World Monuments Fund
Safe House Black HistoryMuseum play video

We needed something positive that you could see, walk in there and see, and you can almost feel it as you walk in the door.

- Theresa Burroughs

About

Safe House Black History Museum

This small, shotgun-style home was owned by the Burroughs, a family of Civil Rights activists. They opened it up as a refuge for Dr. Martin Luther King Jr. in March 1968 when an angry mob of Ku Klux Klan members attempted to murder him after a speech in Greensboro, Alabama. Just two weeks later, Dr. King would be assassinated in Memphis, Tennessee.

Today the house operates as a museum, documenting the struggle for equality at the local level through artifacts, photographs and living history; its director, Ms. Theresa Burroughs, is part of the original family who shielded Dr. King 50 years ago.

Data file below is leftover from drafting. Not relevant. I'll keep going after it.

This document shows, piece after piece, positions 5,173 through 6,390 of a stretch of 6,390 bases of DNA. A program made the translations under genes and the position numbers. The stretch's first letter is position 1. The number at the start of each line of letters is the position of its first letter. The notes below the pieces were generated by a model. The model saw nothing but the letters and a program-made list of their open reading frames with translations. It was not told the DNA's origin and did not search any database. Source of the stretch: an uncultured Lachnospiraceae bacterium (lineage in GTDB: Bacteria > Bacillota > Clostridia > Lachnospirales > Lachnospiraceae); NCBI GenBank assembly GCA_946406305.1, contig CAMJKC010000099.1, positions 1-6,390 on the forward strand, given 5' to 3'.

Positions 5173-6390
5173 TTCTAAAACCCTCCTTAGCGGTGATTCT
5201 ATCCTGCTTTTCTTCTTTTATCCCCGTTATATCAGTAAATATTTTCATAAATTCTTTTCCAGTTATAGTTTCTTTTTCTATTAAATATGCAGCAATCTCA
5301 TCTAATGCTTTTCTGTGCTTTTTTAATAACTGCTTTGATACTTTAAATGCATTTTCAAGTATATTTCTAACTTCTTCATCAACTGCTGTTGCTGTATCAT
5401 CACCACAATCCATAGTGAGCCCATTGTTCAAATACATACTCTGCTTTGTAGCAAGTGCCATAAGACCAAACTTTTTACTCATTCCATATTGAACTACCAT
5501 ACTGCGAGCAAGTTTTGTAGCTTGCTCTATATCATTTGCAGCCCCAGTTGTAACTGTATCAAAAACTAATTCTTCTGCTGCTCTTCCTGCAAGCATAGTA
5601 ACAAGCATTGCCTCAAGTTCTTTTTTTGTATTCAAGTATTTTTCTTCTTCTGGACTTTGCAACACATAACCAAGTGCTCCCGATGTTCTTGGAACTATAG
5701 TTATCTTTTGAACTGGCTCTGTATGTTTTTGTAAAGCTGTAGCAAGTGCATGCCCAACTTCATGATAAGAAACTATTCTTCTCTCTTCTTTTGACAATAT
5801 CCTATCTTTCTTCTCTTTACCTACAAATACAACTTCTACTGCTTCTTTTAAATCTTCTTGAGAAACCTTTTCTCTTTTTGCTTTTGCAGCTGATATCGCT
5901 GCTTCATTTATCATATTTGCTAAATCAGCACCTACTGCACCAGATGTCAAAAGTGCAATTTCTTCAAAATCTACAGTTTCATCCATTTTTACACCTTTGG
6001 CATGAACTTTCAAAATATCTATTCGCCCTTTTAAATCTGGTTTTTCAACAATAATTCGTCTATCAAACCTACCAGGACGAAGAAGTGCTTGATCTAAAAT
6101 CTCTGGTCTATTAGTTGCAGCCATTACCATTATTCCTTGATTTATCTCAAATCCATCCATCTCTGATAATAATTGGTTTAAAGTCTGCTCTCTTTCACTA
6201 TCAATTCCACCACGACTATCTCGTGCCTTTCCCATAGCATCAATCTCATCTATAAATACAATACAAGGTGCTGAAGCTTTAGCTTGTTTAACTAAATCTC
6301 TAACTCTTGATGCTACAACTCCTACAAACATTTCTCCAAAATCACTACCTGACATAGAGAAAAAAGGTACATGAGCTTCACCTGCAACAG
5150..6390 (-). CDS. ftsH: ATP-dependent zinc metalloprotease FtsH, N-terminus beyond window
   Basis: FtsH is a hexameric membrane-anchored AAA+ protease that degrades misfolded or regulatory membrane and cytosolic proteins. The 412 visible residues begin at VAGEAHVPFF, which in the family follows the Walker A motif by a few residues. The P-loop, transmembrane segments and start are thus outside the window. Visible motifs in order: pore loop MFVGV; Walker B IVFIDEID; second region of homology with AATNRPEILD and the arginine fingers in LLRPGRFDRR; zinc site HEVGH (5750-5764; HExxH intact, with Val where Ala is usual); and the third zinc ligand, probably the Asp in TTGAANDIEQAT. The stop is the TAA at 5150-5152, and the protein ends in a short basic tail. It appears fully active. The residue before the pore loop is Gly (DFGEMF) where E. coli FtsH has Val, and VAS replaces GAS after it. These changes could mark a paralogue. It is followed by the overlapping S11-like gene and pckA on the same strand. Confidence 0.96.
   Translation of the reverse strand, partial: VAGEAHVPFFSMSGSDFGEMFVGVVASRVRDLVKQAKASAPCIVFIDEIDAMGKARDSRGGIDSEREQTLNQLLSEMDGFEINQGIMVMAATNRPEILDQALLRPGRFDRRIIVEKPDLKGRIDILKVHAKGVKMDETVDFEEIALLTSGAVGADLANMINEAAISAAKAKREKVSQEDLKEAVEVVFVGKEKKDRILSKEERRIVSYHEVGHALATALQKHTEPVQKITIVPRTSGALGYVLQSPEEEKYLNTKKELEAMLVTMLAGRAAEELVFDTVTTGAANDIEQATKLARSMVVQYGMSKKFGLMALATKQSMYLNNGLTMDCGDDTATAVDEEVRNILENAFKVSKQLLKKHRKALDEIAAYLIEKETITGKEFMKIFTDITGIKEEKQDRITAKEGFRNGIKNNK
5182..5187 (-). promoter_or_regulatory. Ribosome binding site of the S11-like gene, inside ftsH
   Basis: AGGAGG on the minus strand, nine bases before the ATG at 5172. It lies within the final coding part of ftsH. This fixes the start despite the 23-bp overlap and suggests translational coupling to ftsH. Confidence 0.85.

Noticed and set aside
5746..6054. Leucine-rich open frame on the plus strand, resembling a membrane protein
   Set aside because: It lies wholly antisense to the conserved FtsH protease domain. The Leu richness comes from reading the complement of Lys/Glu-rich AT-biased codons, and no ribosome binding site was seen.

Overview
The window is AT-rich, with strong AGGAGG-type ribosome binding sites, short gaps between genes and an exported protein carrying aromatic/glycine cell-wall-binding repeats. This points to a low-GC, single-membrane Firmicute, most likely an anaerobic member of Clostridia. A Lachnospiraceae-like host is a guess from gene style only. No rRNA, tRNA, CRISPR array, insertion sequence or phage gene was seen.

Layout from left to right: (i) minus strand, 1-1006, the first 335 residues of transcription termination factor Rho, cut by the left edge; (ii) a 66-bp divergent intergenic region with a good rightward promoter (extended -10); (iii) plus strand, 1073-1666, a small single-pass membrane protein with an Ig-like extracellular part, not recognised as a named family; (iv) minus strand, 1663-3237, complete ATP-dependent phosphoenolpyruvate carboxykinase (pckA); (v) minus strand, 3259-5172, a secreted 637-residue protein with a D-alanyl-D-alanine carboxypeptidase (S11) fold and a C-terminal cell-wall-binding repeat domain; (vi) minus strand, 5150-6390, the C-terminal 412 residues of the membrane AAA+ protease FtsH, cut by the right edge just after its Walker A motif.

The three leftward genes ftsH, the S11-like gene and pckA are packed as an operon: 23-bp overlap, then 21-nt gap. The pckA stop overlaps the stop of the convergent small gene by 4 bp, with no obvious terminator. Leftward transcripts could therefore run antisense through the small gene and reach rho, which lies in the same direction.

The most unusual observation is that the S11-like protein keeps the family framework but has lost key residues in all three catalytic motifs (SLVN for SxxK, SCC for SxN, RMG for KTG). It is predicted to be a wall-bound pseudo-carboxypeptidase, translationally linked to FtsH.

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Map & Information

Safehouse Black History Museum

Martin Luther King Drive, Greensboro, AL, USA
(334) 624-2030

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When & Where , A Timeline of Civil Rights Events in Alabama

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Photo Preview

Martin Luther King, Jr., speaking to people as they leave Dexter Avenue Baptist Church in Montgomery, Alabama

courtesy Alabama Department of Archives and History